(b Jamestown, Accra, Gold Coast [now Ghana], June 7, 1931; d London, Sept 15, 1993). Ghanaian conga and bongo player. He was educated at the Royal School in Accra and began playing drums as a child. Following a brief spell in the army he traveled to Britain in 1947, settled in Yorkshire, undertook factory work, and purchased his first pair of bongos. He then moved to London and entered the entertainment business as a fire-eater, dancer, and drummer. Thereafter he became a firm fixture in modern-jazz groups, playing with Ronnie Scott, Phil Seamen, Sammy Walker, and the trombonist Ken Wray, and following other African percussionists into Kenny Graham’s Afro-Cubists. In 1955 he joined Cab Kaye. Having changed permanently from bongos to conga drums, he played with Shake Keane and Tubby Hayes. For more than six years his propulsive beat was a key element in the success of the singer and organist Georgie Fame and the Blue Flames. Acquaye worked with the Nightimers, led by the American soul singer Herbie Goines, and the jazz-tinged rock bands of Graham Bond and Ginger Baker, as well as with the Animals and the Rolling Stones. The first African to have a visible presence in postwar British popular music, he rejoined Fame intermittently but devoted his time increasingly to community teaching. The percussion workshops Adzido and Dade Krama enabled him to return to the pure drumming and chants of his youth....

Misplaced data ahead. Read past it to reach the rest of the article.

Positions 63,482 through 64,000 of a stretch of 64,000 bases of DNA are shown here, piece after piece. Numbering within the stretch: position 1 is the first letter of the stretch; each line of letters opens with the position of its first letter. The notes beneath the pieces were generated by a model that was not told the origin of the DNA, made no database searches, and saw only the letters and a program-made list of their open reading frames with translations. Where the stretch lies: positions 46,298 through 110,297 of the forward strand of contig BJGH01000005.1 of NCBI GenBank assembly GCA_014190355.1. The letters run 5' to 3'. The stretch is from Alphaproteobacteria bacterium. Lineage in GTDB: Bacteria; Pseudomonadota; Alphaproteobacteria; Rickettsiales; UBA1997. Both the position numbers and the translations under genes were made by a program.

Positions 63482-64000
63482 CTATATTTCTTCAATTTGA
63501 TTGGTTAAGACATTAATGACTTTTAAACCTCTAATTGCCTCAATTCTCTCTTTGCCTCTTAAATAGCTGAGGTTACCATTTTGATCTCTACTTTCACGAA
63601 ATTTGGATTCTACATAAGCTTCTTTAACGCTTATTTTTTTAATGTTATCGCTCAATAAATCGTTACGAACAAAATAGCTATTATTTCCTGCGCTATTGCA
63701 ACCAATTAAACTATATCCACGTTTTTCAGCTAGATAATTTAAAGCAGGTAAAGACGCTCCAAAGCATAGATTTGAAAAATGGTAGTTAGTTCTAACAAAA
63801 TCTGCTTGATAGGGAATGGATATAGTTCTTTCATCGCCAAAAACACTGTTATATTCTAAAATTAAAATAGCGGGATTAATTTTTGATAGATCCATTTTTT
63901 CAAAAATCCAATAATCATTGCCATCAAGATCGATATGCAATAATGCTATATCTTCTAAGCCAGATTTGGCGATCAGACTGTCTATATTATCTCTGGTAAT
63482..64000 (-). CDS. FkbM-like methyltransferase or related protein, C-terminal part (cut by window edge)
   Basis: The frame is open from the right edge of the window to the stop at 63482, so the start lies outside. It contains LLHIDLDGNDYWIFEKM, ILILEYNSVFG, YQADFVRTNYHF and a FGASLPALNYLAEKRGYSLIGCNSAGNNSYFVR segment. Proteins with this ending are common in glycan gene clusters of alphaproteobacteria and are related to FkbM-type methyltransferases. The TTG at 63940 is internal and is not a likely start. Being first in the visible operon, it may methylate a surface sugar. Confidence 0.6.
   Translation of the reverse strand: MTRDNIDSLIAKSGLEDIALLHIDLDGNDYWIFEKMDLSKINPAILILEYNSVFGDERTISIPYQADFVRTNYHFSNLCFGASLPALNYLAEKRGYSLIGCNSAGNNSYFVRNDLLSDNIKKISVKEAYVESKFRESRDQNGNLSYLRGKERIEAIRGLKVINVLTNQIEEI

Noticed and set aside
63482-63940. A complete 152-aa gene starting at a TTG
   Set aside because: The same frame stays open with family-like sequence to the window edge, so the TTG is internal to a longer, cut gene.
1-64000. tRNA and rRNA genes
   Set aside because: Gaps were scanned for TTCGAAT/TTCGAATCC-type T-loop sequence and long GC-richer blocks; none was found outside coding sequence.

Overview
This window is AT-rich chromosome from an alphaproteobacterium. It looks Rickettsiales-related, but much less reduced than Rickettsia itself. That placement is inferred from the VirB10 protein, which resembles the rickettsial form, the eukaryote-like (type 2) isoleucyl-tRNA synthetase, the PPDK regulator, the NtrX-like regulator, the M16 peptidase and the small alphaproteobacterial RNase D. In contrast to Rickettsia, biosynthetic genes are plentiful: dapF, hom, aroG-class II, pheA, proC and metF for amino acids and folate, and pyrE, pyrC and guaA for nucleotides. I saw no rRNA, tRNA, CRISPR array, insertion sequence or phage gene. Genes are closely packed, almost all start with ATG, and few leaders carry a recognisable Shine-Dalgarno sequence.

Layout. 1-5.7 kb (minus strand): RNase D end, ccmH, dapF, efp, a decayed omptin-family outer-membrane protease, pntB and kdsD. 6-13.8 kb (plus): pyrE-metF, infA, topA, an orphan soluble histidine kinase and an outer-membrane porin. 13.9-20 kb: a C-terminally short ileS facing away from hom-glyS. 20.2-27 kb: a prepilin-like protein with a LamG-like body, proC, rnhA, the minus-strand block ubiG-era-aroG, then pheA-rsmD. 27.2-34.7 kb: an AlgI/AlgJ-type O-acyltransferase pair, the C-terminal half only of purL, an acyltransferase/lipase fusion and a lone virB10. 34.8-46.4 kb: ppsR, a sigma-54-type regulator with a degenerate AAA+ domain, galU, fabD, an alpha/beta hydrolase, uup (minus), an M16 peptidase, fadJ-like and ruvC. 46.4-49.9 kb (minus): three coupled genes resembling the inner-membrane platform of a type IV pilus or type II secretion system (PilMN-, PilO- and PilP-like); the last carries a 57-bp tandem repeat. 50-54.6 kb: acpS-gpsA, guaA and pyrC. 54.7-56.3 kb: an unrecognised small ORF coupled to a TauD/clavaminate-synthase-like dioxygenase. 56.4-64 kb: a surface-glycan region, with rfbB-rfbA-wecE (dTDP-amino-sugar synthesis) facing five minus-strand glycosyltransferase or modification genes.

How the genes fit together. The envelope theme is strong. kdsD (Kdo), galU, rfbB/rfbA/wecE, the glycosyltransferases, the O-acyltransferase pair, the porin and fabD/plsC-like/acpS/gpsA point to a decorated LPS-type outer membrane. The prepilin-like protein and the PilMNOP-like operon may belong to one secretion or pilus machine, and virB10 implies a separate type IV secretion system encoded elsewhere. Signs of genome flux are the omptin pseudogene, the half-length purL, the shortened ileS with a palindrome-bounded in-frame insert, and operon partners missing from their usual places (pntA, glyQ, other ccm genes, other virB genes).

Article

Act  

Michael Tilmouth

(Fr. acte; Ger. Aufzug; It. atto).